It was too dangerous for us to be anywhere near there, especially with kids. So I went to a nearby house and asked them if they could allow us to the terrace. The kind old lady asked her son to ask the house-owner living on the first floor. The landlord was not willing to let us in. So the old lady suggested we get on to the roof-top of the adjacent building. I sent my son, my friend and his sons to the roof-top and ensured that they were safely seated. Being a freelance photographer, I decided to walk around and get some good pictures of the raging bulls.
I went back to the exit-street to get some good eye-level photos. The whole street was crowded and I could only see the heads of spectators. When a raging bull is sighted, everybody ran for cover and the street would be cleared for a split second. I had to get my picture and then run for cover within that split second. Very soon, I got fed up. Not only could I not get good shots, my feet was covered with filth that I trampled on when I ran for cover. So I decided to try some other spot. I walked along and spotted a few foreign tourists standing on a tractor trailer meant for police personnel. The police were kind enough to let me also get on to the tractor. I took a few pictures of bulls running out. Still I was nowhere near the bull-taming arena. So I got down from the tractor and walked some more distance till I reached the end of the street on which the bull taming was being held. I squeezed myself into a small gap between the tractor and a metal barricade. There were people jammed on the other side of the barricade. The barricade just near me did not have the metal sheet in the middle. So it was sort of open and provided an excellent opportunity for people to peep through it to get a good open view of the bulls. Looked like I had got the perfect spot to shoot a ground level picture of a bull with tamers in tow. This was the street corner. The bull had to run straight towards us and then turn to its right and go on towards the exit. So I could get bulls running straight at me! I could also notice some bulls ‘returning’ back to the arena. There was this one bull which did not seem to want to go out. It just stood there about 50 feet from me, loitering and threatening anyone attempting to throw a rope to get hold of it. It went around poking at the people behind the barricades through the metal net. Slowly it came in my direction. Instinctively, I moved a few steps back. Luckily for me, it was more interested in the people peeping through the metal barricade. In a flash everybody behind the barricade ran away and all of a sudden it was just a big open hole. The bull squeezed through the hole and ran free into the next street!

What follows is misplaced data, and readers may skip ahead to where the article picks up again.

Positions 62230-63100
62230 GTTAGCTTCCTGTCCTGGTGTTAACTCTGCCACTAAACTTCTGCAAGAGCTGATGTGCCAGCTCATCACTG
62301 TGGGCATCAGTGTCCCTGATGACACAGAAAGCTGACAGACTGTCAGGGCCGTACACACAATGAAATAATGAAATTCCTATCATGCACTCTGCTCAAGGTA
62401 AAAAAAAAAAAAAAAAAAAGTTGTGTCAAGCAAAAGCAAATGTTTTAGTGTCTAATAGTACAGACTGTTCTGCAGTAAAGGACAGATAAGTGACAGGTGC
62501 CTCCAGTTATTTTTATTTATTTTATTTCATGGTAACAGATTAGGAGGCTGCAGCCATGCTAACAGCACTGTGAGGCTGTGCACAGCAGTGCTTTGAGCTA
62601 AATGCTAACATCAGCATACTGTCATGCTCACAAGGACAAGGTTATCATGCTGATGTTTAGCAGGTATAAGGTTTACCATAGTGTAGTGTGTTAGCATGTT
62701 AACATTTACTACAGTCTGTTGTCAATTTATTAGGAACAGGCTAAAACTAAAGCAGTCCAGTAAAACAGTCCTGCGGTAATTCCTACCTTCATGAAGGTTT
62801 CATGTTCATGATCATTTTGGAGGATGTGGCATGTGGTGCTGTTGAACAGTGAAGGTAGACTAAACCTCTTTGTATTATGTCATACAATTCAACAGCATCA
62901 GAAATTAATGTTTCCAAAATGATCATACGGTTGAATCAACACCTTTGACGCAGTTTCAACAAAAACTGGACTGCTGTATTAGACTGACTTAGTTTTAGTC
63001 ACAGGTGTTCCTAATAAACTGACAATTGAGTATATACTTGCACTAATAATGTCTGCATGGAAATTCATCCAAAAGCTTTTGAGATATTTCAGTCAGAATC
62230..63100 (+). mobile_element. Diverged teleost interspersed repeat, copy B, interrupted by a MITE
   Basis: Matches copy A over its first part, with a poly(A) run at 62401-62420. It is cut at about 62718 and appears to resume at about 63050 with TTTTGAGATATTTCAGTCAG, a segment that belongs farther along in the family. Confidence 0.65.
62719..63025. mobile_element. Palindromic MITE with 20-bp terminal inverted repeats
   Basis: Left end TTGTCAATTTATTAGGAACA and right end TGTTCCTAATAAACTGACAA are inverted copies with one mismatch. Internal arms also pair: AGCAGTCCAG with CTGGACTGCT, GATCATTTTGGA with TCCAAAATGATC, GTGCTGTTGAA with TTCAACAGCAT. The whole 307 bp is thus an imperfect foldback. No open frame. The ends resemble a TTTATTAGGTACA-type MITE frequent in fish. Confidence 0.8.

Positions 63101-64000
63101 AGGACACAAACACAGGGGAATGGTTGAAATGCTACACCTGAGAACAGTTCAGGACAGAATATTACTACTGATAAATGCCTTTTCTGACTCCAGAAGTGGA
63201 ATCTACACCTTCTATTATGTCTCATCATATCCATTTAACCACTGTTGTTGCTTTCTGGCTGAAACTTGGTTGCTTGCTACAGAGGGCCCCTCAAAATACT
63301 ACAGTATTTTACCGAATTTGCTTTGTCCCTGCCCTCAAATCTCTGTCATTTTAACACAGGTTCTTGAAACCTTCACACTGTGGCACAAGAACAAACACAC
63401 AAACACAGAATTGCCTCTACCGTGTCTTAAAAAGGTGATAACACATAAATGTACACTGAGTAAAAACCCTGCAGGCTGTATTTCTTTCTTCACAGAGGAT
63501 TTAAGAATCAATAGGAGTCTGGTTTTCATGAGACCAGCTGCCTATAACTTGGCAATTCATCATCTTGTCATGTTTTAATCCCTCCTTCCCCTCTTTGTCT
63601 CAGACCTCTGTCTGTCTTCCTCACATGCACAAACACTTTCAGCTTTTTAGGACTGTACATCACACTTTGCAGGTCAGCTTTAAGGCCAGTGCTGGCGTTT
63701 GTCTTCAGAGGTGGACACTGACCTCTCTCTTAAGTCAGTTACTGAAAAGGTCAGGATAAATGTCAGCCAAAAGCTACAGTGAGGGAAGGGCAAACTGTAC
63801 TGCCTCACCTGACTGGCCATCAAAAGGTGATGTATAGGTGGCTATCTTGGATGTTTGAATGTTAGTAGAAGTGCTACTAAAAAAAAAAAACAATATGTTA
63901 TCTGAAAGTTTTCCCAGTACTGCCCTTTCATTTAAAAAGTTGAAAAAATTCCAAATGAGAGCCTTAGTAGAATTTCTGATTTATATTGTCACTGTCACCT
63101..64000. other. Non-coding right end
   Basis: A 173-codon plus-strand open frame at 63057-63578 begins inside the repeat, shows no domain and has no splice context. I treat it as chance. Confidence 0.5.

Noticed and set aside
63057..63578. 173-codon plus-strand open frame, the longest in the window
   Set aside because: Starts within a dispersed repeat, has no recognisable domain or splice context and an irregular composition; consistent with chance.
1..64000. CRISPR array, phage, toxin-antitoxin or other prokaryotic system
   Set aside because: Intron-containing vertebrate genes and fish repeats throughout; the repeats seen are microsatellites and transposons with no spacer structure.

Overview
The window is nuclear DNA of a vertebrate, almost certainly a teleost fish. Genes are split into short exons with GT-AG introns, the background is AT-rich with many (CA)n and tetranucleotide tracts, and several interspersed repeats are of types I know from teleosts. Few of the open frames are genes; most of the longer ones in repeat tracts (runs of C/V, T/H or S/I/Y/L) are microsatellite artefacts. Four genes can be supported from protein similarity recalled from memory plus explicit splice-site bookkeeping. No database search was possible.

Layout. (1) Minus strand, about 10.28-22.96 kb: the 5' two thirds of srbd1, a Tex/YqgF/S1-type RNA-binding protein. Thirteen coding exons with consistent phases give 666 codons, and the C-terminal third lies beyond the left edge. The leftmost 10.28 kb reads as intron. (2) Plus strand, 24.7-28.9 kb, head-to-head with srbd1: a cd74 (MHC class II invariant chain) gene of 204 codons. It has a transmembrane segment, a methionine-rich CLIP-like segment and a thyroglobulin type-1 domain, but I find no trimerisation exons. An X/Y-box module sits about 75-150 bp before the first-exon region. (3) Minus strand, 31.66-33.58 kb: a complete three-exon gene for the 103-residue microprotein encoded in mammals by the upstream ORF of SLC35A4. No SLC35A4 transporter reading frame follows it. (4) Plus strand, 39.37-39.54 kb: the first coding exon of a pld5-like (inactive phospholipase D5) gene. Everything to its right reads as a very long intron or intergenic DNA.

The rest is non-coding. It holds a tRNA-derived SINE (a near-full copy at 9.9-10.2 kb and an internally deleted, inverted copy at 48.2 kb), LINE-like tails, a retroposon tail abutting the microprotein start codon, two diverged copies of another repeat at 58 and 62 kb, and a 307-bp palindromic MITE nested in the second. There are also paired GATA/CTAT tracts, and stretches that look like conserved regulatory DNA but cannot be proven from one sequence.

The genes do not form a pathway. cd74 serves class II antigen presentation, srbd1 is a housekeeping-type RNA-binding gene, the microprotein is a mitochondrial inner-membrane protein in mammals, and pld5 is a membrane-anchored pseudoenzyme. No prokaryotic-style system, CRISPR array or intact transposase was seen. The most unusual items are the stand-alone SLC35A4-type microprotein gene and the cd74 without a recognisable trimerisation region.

When another bull also found its way to the other street through the same route, I decided it was safer for me to be on the tractor trailer. Again I requested for access to the police tractor and they were kind enough to let me on. Finally I got a few pictures. I went back to check on my son and friend’s family. They were still on the same roof-top where I left them, but there were over 100 people on the roof-top now, including a Swedish couple who were on a tour of South India.
We decided we had enough of action for the day and we started heading back to our car. Now my son wanted to use the toilet. Oh My God! This day was turning into a nightmare now. With thousands of spectators pouring in to see the Jallikattu action, it somehow did not seem to dawn on the authorities that these people may need rest rooms! As a result, we could see people using the roadsides as open-air toilets! We were not used to that and so I had to beg a house owner to let my son use his toilet.
On my way back, I wondered about what had changed in the two decades that had elapsed between my first Jallikattu experience and the one I experienced today. With the passage of time, new technological strides that our country has made, all the new rules and regulations, all talk about spectator safety, bull-tamer safety and safety of the bull, should the sport not have improved? Instead, the quality and safety of the sport seems to have greatly deteriorated. Have the so-called animal-rights activists and the authorities ended up turning the enjoyable safe sport into a more dangerous one?
I wish we could rewind the clock back to the good old days with the same old simple form of Jallikattu which was safer for the bull-tamers and spectators and also less stressful for the bulls.